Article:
The news continues to be positive for the solar industry worldwide in 2017, with installations surging to what will likely be a new record. But at the same time, solar energy in the U.S. might be undermined by a new report from the Department of Energy that wants to put more focus on coal and nuclear power. 

Here's a look at the biggest highlights from the solar industry this week. 

First Solar power plant with a transmission line in the background.

Image source: First Solar.

Grid report isn't very bullish on renewable energy

President Donald Trump's administration is starting to make its mark in the electricity industry, and it may not be very favorable to renewable energy. A grid report requested by Energy Secretary Rick Perry pushed for more coal and nuclear power (surprise, surprise) and asked the Federal Energy Regulatory Commission (FERC) to reform markets to favor those energy sources. The clear implication is that renewable energy would be put at a disadvantage on a federal level. 

What was a little surprising is that the report noted that natural gas is what has decimated coal and nuclear electricity generation in the U.S. And low growth in electricity demand hasn't helped either. Wind and solar power have had a negative impact on coal, for sure, but they weren't the main drivers of its decline. 

There's a little for everyone in this report, depending on your perspective, but for solar investors, the concern will be that markets will be built to advantage coal, nuclear, or natural gas over renewable energy. That could happen without much fanfare and could quietly be implemented by the Trump administration. Keep an eye out for "market reforms" or wholesale rate structure changes that are really bailouts for aging power plants that can't compete with wind or solar on cost alone. Those would happen at FERC or at the public utility commission level, which isn't typically well covered by the media and may not get much public attention.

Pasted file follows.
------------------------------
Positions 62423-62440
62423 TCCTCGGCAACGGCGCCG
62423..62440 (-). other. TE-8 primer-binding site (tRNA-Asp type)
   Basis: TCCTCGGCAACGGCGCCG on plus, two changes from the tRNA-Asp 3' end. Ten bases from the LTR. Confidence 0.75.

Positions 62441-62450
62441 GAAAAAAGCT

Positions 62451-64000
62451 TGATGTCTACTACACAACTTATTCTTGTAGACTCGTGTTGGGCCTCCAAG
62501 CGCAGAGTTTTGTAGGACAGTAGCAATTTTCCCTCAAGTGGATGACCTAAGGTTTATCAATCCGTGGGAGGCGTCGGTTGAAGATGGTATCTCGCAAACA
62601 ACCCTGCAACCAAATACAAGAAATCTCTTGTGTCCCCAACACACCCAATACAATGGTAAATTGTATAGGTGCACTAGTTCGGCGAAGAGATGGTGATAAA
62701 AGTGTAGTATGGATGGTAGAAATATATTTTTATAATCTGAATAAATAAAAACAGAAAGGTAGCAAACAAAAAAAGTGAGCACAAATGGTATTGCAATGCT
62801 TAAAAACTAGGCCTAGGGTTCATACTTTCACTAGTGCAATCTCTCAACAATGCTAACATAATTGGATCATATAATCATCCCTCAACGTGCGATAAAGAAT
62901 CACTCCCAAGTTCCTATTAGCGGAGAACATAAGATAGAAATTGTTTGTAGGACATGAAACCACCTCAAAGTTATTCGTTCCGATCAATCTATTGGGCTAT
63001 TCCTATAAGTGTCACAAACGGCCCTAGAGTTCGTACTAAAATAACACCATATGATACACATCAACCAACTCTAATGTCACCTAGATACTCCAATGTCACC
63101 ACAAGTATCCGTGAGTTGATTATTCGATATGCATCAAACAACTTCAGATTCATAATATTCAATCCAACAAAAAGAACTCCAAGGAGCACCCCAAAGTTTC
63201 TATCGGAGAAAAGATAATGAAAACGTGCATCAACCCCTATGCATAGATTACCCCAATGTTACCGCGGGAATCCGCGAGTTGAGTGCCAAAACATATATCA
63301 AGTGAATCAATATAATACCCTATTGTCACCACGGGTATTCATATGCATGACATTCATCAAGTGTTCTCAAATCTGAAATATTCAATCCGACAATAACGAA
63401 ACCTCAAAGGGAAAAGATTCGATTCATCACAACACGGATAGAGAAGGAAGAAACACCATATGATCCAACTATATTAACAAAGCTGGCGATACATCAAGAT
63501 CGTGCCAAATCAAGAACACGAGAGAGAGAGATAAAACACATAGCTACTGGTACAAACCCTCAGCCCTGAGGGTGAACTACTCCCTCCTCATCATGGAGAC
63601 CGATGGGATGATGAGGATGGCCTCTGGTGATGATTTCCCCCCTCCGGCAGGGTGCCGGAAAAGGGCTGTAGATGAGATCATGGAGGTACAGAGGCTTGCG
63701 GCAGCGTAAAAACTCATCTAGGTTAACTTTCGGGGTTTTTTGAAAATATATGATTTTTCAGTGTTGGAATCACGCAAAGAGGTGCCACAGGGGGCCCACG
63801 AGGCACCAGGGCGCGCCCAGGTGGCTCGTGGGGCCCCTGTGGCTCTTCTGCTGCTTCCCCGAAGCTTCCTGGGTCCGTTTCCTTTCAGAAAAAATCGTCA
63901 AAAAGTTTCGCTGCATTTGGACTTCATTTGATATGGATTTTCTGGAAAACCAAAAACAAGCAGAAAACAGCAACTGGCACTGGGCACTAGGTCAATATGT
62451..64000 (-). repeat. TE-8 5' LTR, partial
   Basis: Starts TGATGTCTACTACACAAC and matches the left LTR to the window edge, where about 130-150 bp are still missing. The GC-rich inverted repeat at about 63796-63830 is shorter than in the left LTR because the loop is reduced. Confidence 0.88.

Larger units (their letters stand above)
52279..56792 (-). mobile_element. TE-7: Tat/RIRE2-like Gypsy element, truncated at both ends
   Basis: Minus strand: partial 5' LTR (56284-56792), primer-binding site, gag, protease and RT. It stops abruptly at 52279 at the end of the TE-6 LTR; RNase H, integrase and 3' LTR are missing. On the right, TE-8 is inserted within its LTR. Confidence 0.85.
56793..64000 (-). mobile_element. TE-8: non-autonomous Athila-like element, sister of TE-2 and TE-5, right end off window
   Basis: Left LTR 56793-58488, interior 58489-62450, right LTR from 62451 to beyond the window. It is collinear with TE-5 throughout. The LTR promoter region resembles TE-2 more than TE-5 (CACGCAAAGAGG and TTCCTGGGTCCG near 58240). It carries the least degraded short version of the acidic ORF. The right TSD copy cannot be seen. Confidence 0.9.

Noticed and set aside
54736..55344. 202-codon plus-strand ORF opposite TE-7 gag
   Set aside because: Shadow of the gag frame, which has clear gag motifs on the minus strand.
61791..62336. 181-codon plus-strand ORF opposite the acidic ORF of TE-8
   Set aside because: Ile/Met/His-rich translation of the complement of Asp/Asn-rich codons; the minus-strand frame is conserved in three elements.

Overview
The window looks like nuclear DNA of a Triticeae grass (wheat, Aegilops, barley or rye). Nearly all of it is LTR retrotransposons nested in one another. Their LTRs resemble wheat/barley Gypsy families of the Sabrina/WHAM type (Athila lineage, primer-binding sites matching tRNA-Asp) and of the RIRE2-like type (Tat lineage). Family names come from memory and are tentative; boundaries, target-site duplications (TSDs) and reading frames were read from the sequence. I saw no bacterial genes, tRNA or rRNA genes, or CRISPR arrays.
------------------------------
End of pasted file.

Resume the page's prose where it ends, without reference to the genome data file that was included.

China's solar market is booming

It's hard to overstate just how amazing China's solar boom is right now. According to the independent solar advisory firm AECEA, in the first half of 2017, China installed 24.4 GW of solar, or enough to power 4 million U.S. homes. In July alone, the country installed 10.52 GW, or enough to power 1.7 million U.S. homes. In a month, China nearly matched the U.S.'s installation record of 14.6 GW in 2016. 

China's installations will likely slow in the second half of the year because tariffs and other programs have been reduced, but the surge could lead to a much bigger year globally than expected. IHS Markit now expects 90 GW of solar installations worldwide this year, and we may be headed for our first ever 100 GW year in 2018. 

News and notes

Here are a few other notable news items from the week in solar. 

  • SunPower (NASDAQ:SPWR) announced this week that it is building a 10 MW solar power plant with a 1 MW energy storage system at Redstone Arsenal U.S. Army post in Alabama. This will be an Oasis power plant that tracks the sun throughout the day and will begin to display SunPower's solar-plus-energy-storage vision for the future. 
  • A week after First Solar (NASDAQ:FSLR) announced the sale of the 40 MW Cuyama Solar Project, it announced the sale of the 280 MW California Flats Solar Project to Capital Dynamics. Details weren't disclosed, but this project sale was a big reason management increased guidance for 2017
  • The government of Victoria in Australia announced a new tender auction for wind and solar energy capacity that will help meet renewable energy targets of 25% of the state's energy mix by 2020 and 40% by 2025. 

That's all for this week in solar. Check back to for more solar coverage next week. 

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